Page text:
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Please use this identifier to cite or link to this item: http://hdl.handle.net/123456789/13390

Title: Incidence and determinants of diabetesrelated lower limb amputations in Ghana, 2010–2015- a retrospective cohort study
Authors: Sarfo-Kantanka, Osei
Sarfo, Fred Stephen
Kyei, Ishmael
Agyemang, Charles
Mbanya, Jean Claude
Keywords: Diabetes
Lower limb amputation
Ghana
Issue Date: 2019
Publisher: BMC Endocrine Disorders
Citation: BMC Endocrine Disorders (2019) 19:27, https://doi.org/10.1186/s12902-019-0353-8
Abstract: Background: Diabetes-related lower limb amputations (LLA) are associated with significant morbidity and mortality. Although the incidence has decreased over the past two decades in most High-Income Countries, the situation in Low-Middle Income Countries (LMIC), especially those in sub-Saharan Africa (SSA) is not clear. We have determined the incidence and determinants of diabetes-related LLA in Ghana. Methods: This was a tertiary-care-based retrospective cohort study involving patients enrolled in the diabetes clinic of Komfo Anokye Teaching Hospital, Ghana from 1st January 2010 to 31st December 2015 after a median follow-up of 4.2 years. Demographic characteristics and clinical variables at baseline were recorded. The primary outcome was new diabetes-related LLA in each year under study. Cox proportional hazard regression models were used to describe the associations of diabetes-related LLA. Results: The mean age at enrolment for the cohort was 55.9 ± 14.6 years, with a female preponderance (62.1%). The average incidence rate of diabetes-related LLA was 2.4 (95% CI:1.84–5.61) per 1000 follow-up years: increasing from 0.6% (95% CI:0.21–2.21) per 1000 follow up years in 2010 to 10.9% (95% CI:6.22–12.44) per 1000 follow-up years in 2015. Diabetes-related LLA was associated with increased age at enrollment (for every 10 year increase in age: HR: 1.11, CI: 1.06–1.22, p < 0.001), male gender (HR: 3.50, CI:2.88–5.23, p < 0.01), type 2 diabetes (HR 3.21, CI: 2.58–10.6, p < 0.001), high Body Mass Index (HR: 3.2, CI: 2.51–7.25 p < 0.001), poor glycemic control (for a percent increase in HbA1c, HR:1.11, CI:1.05–1.25, p = 0.03), hypertension (HR:1.14, CI:1.12–3.21 p < 0.001), peripheral sensory neuropathy (HR:6.56 CI:6.21–8.52 p < 0.001) and peripheral vascular disease (HR: 7.73 CI: 4.39–9.53, p < 0.001). Conclusion: The study confirms a high incidence of diabetes related-LLA in Ghana. Interventions aimed at addressing systemic and patient-level barriers to good vascular risk factor control and proper foot care for diabetics should be introduced in LMICs to stem the tide of the increasing incidence of LLA.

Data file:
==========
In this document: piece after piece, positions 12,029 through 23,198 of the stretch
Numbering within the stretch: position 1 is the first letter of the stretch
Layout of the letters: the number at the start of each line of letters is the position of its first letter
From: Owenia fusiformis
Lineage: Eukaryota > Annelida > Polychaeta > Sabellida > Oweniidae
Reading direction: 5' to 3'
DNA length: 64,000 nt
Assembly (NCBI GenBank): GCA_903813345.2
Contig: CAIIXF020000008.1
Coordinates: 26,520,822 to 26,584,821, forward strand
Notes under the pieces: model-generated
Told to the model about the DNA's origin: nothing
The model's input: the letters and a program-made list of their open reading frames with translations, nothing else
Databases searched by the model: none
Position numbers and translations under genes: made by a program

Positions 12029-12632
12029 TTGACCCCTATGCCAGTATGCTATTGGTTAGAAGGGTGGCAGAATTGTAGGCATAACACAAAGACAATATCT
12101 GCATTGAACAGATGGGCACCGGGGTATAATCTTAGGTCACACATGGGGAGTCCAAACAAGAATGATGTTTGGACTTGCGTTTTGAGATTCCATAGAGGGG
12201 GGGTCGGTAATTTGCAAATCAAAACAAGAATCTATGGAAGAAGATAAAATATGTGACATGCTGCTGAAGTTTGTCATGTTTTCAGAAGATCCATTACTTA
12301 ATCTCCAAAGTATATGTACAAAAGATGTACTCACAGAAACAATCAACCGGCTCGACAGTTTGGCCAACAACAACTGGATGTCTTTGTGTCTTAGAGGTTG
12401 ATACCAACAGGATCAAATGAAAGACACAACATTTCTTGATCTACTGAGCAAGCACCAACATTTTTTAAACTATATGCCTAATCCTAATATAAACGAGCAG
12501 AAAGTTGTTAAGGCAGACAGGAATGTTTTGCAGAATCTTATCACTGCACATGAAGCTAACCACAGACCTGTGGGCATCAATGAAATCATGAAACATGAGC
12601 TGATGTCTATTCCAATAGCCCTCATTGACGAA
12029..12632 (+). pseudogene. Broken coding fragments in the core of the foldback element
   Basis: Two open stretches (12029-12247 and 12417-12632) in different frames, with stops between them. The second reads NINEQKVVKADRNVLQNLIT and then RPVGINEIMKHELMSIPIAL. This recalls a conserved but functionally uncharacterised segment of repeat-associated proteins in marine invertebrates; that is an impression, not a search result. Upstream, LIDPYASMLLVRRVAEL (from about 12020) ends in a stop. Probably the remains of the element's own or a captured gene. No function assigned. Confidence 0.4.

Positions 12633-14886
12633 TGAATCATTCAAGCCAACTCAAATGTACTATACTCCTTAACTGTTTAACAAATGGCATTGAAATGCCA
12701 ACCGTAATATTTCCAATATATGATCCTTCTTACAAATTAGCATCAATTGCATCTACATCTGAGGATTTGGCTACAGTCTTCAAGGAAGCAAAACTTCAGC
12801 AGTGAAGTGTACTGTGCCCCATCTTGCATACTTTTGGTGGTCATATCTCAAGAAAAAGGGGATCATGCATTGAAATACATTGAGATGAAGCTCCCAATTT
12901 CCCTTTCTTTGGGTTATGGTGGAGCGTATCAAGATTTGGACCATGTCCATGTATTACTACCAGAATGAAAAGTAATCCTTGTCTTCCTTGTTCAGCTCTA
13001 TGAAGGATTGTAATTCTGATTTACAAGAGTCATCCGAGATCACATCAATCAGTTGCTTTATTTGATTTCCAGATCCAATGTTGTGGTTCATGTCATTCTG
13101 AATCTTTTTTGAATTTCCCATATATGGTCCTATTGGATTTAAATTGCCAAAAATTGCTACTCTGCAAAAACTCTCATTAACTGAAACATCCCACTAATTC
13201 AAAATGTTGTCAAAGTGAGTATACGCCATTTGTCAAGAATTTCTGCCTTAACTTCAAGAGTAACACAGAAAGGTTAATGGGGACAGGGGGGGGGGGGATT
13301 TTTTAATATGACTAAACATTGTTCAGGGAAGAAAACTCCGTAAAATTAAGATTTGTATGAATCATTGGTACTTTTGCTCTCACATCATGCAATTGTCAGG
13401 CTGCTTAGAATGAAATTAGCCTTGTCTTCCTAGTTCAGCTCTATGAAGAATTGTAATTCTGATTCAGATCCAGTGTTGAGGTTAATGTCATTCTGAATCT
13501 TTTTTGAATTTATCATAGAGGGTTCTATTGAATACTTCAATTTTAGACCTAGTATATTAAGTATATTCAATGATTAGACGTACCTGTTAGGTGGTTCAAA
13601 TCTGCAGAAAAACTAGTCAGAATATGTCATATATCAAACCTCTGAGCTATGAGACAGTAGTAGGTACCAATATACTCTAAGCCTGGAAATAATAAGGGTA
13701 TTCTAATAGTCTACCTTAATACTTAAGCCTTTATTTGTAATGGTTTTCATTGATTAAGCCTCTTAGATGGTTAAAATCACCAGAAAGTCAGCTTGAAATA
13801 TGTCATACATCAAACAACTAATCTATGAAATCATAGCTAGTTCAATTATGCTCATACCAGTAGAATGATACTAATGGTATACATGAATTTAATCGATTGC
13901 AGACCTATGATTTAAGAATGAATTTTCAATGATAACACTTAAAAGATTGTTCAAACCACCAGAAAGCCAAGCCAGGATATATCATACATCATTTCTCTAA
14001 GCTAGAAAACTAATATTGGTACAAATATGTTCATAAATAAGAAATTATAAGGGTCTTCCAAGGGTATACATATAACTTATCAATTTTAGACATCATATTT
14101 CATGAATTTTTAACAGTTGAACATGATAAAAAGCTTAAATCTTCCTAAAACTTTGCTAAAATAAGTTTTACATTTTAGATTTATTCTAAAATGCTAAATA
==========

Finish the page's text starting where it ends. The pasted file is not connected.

Description: An article published in BMC Endocrine Disorders (2019) 19:27 https://doi.org/10.1186/s12902-019-0353-8
URI: http://hdl.handle.net/123456789/13390
Appears in Collections:College of Health Sciences

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